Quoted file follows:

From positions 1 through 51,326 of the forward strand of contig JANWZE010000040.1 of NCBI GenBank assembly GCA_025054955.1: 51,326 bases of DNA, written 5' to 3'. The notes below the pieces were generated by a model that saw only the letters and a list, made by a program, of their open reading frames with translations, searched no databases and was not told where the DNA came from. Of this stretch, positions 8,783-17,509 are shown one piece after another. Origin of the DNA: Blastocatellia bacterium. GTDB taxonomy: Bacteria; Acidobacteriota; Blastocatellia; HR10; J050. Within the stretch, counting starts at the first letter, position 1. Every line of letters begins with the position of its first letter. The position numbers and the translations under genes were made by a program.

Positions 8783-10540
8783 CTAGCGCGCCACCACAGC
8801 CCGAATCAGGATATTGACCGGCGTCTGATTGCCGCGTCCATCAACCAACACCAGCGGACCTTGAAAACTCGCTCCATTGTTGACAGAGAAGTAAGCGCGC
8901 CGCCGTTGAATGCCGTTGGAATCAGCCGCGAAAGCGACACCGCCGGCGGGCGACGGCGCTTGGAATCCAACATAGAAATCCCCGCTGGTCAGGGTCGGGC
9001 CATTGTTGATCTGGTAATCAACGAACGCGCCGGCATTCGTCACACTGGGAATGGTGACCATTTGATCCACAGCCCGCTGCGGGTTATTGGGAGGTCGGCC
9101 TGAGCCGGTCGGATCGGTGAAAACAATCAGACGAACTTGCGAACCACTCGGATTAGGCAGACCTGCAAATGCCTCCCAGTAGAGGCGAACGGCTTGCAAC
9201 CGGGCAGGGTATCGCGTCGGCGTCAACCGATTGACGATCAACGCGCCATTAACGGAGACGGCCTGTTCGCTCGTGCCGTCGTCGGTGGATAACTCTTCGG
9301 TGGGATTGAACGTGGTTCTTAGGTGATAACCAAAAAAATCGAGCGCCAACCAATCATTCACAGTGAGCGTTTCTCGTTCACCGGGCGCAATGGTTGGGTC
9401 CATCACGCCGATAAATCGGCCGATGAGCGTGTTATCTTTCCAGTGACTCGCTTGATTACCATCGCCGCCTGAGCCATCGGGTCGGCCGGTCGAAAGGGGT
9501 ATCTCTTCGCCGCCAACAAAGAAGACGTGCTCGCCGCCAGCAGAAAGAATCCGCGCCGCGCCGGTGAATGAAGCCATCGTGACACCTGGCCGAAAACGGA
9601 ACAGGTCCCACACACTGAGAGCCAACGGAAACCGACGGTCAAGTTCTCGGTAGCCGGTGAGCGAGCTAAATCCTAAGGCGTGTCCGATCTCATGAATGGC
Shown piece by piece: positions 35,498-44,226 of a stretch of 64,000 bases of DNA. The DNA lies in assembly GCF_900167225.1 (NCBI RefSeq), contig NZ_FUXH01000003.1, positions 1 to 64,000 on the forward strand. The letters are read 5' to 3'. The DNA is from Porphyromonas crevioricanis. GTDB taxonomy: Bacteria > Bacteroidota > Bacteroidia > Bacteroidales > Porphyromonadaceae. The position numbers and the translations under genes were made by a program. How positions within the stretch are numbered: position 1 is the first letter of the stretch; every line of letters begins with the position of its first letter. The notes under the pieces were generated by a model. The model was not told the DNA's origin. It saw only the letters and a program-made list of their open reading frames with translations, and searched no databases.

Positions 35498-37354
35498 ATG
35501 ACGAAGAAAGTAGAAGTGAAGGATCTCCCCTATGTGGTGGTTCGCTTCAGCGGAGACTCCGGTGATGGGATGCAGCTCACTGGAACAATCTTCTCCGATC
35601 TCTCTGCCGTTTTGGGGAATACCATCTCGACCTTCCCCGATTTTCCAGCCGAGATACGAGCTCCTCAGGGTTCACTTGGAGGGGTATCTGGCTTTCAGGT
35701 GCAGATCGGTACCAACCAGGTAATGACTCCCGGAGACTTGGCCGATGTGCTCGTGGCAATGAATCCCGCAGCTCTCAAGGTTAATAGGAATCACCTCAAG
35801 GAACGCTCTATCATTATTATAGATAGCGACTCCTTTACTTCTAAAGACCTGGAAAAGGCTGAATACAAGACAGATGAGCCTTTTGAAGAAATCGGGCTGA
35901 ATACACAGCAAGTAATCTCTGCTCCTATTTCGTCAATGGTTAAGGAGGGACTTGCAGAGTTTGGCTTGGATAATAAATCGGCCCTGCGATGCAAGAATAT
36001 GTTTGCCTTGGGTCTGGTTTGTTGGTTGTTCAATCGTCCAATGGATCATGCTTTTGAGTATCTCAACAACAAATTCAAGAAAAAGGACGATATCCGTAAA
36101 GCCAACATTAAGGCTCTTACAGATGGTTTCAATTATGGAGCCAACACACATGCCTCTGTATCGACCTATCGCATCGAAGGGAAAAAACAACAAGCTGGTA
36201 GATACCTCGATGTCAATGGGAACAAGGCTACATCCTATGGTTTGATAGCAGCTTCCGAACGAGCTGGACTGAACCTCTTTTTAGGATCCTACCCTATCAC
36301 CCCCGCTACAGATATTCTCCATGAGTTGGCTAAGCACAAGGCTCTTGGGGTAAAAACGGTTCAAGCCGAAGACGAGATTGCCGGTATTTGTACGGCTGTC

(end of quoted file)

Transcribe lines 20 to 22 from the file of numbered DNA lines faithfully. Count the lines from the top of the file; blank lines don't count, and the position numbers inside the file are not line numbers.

35901 ATACACAGCAAGTAATCTCTGCTCCTATTTCGTCAATGGTTAAGGAGGGACTTGCAGAGTTTGGCTTGGATAATAAATCGGCCCTGCGATGCAAGAATAT
36001 GTTTGCCTTGGGTCTGGTTTGTTGGTTGTTCAATCGTCCAATGGATCATGCTTTTGAGTATCTCAACAACAAATTCAAGAAAAAGGACGATATCCGTAAA
36101 GCCAACATTAAGGCTCTTACAGATGGTTTCAATTATGGAGCCAACACACATGCCTCTGTATCGACCTATCGCATCGAAGGGAAAAAACAACAAGCTGGTA